A group of young, black conservatives on their way to a Make America Great Again "meet-up" at the Trump International Hotel in Washington, DC were refused service by an Uber driver because of their political affiliation and support President Donald Trump.
"To me, what happened took me back to the 60's when black Americans were told they couldn't sit in the front of the bus, they had to sit at the back of the bus, or eat at the same restaurant, or go to the same school or would be hosed in certain neighbors," Matthew Handy told CBN News. "So now we are going to discrimination not based on race but on political standing. We are gonna see people not welcome in places because they are conservative or liberal. So, that is more disturbing to me than any other aspect of this."
Handy, who's participating in the Rocky Mountain Black Conservatives internship program, was one of the students kicked out of the car by the Uber driver.
He said they had their hats in their hands when they got in the car and the Uber driver asked, "Is that a MAGA hat? Well, I can't do this ride."
He thought the guy was joking, but then the driver repeated, "No, I'm not doing this ride. Get out of my car."
Handy says he contacted Uber to register a complaint and only received a "generic response."
"It doesn't seem like, to me, that they are taking this issue seriously and I think they should," Handy told CBN News. "I think they should look into this situation because it's discrimination. They should fire this driver. I don't want free rides, I want action," he said.
Handy said he never thought this would happen to him.
"It caught me by surprise but it didn't. When you look at Sarah Sanders and with the teenager at Whataburger... but then you've got people like Maxine Waters calling for it," he said.
"The Democrats say, 'When they go low, we go high,' and I'm not seeing that at all, when things like Maxine Waters calling, basically, for violence for all supporters and all who work for the president. What she said is not ok. So, when something happens she's gonna say the blood's not on my hands but it is because she is the one who initiated it. This is not ok in America."
Handy knows President Trump's actions and reputation for aggressive verbal and tweet attacks is part of the mix. He admits he may not always agree with how the president does it but believes he understands why.
"When you've got people coming at you from the left, right, front, back – you've got to have your defenses on. You have to be somewhat ahead of the game, ready to defend yourself at all costs. I think he's defending himself. Is it right how he does it? No. But he's got to do it," Handy explained to CBN News.
He also believes there's a huge double-standard with the liberal and progressive Democrats.
"If I were a Democrat and I was wearing something supporting them and this happened, you'd see all the black leaders coming to my defense, but you don't see that happening because I don't classify myself as a Democrat or a liberal."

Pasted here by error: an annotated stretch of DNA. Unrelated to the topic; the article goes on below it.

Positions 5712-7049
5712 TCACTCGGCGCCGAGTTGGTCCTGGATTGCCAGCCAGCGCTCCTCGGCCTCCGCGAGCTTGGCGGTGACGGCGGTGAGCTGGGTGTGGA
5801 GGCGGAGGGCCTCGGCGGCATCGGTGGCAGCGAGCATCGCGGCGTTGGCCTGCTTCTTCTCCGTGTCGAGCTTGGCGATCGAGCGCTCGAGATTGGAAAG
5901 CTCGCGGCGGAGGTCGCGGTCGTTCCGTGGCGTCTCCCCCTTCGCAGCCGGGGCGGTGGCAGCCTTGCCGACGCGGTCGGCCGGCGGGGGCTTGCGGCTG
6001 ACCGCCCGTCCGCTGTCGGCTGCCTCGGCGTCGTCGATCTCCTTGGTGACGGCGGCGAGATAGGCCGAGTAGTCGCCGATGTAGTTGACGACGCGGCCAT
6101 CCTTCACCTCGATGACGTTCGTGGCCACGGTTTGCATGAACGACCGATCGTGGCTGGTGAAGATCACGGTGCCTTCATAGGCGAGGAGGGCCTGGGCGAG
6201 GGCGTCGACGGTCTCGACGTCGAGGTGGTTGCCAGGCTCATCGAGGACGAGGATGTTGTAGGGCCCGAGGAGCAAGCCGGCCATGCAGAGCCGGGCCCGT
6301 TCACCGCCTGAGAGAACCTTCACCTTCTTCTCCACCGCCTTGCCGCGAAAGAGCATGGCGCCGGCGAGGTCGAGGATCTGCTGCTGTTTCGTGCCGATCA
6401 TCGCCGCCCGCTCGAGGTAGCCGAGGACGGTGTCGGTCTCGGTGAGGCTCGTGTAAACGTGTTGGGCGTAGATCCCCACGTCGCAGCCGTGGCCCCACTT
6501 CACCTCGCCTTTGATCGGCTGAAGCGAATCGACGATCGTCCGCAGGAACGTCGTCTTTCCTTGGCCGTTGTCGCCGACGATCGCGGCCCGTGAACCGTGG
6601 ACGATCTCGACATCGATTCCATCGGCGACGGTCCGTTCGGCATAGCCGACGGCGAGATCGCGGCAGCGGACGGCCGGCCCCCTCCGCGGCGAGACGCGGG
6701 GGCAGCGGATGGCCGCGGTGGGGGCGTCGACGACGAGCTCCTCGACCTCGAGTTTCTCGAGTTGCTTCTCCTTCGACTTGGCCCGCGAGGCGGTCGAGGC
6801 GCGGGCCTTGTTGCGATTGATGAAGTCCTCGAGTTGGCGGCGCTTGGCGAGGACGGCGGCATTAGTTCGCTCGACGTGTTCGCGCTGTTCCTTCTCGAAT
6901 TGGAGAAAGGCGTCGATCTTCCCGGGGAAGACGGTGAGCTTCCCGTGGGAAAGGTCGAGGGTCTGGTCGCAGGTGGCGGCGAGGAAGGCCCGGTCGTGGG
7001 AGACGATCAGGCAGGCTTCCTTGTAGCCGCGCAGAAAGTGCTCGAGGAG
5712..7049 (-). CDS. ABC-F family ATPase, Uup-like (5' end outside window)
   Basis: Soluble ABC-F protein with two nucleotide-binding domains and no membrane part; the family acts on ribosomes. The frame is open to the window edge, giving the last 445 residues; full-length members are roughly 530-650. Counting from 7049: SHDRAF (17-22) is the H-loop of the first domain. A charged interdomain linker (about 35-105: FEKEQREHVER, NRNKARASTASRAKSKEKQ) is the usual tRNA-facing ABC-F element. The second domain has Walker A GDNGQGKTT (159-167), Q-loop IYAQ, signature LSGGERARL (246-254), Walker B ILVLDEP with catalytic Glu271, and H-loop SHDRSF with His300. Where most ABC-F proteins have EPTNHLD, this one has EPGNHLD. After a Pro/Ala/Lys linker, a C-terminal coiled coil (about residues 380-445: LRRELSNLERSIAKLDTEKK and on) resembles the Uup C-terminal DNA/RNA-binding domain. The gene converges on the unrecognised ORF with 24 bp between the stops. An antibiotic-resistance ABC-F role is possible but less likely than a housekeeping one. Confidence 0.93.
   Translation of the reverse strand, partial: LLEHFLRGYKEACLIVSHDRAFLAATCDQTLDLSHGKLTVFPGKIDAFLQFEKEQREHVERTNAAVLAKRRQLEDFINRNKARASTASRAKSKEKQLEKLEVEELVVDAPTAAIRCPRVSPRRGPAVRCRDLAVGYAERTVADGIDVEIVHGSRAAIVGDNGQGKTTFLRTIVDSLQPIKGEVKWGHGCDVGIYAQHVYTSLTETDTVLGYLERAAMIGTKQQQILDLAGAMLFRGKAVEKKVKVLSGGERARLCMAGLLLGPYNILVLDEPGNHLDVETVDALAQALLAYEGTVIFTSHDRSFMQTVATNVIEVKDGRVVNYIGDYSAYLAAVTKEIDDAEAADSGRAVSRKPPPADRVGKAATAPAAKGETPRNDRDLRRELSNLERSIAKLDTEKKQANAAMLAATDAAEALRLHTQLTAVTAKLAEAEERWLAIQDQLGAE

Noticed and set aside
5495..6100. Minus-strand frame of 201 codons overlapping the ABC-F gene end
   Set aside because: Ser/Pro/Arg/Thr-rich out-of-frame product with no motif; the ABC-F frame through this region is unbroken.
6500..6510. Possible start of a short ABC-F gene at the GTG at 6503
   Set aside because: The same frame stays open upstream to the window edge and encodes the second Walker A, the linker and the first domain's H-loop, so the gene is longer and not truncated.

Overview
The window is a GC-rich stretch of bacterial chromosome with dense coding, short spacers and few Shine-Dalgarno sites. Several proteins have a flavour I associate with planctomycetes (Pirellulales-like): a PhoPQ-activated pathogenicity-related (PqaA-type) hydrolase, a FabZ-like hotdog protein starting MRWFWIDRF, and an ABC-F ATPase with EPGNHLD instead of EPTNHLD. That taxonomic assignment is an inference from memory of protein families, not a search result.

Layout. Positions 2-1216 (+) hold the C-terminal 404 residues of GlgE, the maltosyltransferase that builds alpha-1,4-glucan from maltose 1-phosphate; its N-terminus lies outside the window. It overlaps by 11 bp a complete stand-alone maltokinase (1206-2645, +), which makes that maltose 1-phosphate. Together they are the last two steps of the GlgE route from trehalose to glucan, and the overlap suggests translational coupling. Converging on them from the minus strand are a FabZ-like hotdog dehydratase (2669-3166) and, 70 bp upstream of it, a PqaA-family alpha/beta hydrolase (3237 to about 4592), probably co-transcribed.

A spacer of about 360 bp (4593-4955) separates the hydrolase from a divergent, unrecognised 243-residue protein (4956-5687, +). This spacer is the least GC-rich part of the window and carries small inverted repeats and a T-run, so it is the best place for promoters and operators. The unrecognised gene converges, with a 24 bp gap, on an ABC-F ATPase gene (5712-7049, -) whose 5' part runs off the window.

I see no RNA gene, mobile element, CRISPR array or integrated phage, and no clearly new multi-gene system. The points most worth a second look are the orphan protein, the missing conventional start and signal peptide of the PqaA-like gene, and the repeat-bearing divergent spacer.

Handy says, as a matter of fact, only two black leaders have come to his defense and both are conservatives: retired Army Lieutenant Colonel and former Congressman Allen West of Florida, and Diante Johnson, founder, and president of the Black Conservative Federation.
My latest op-ed for @cnsnews regarding @Matthew_Handy & the other interns discriminated against by @Uber due to their political philosophy. Check it out! #tcot #bcot #ccot #BlackTwitter https://t.co/YT6d4F8YM4
— Allen West (@AllenWest) July 16, 2018
Handy tells CBN News the Rocky Mountain Black Conservatives internship program was founded by Derrick Wilburn two years ago to bridge the gap and show you can be black and a conservative. He says the program's goal is to "defeat the narrative that the Left pushes out that black people shouldn't be a part of the Republican party."
The first year of the program Handy says there were eight interns. Now in its second year, there are 18.
He said he's seen firsthand there still aren't many blacks or other minorities in leadership on Capitol Hill and this program is also aimed at changing that.
"After my experience on the Hill and through this program, it's inspired me to get out there and get involved and to run for office someday," he told CBN News.
"It's been a learning experience. It's one I'll carry for a lifetime. My Congressman has been very supportive – Rep. Mike Bost from Illinois' 12th district has been very helpful," he said.
Handy says he's learned a lot from Bost. "Know how to turn yourself on and turn yourself off. You don't have to be serious all the time. Learn how to have fun, enjoy life; but, when you come to work be ready to work, come prepared and be serious about the job."
Handy is from Hopkinsville, KY and is an ordained deacon at Little River Baptist Church.
"My faith is the most important thing to me. Politics aside, God is first in all aspects and everything follows after Him. I've learned to trust God and not depend on people. Everything happens for a purpose and I believe He has a divine calling for me. I told Him whatever You have for me, I'm ready for it."